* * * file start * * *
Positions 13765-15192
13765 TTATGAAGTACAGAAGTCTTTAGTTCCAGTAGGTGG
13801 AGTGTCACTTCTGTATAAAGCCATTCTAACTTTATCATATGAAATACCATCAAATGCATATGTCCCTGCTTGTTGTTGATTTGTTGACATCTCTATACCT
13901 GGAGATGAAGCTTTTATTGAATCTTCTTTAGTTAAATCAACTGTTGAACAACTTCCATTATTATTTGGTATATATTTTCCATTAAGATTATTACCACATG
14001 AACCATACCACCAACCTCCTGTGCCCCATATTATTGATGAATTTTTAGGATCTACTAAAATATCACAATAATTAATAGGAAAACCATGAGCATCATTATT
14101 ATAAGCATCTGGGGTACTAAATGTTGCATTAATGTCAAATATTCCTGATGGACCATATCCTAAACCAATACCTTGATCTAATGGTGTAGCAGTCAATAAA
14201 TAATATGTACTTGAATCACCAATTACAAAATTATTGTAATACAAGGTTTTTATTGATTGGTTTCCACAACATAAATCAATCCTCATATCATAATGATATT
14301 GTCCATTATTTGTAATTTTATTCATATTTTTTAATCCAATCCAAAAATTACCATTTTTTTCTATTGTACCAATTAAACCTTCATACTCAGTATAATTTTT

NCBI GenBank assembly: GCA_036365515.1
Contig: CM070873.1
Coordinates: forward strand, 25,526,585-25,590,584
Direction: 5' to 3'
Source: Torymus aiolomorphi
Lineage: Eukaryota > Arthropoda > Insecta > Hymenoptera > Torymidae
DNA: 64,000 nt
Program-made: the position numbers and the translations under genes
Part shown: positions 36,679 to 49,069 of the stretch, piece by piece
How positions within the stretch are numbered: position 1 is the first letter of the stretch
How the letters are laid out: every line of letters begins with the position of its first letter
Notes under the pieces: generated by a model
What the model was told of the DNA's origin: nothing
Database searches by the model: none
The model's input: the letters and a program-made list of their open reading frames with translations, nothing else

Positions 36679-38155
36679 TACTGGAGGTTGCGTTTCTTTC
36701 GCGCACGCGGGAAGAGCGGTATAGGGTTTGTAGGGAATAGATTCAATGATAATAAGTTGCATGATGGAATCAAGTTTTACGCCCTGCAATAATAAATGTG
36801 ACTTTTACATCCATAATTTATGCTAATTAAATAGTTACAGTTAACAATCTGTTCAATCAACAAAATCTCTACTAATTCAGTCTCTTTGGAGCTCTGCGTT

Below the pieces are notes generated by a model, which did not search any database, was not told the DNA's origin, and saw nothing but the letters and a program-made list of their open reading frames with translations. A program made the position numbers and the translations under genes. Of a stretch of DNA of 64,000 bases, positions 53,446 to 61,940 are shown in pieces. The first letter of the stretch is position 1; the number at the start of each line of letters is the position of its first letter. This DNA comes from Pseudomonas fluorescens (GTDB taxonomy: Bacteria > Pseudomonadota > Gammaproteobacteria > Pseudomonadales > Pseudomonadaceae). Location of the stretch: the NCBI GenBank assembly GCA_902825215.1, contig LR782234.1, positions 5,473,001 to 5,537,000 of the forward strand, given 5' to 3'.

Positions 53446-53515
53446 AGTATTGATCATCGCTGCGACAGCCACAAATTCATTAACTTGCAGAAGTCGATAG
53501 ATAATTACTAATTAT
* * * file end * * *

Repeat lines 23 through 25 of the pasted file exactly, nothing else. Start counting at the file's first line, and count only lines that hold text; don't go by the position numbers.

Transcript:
The model's input: the letters and a program-made list of their open reading frames with translations, nothing else

Positions 36679-38155
36679 TACTGGAGGTTGCGTTTCTTTC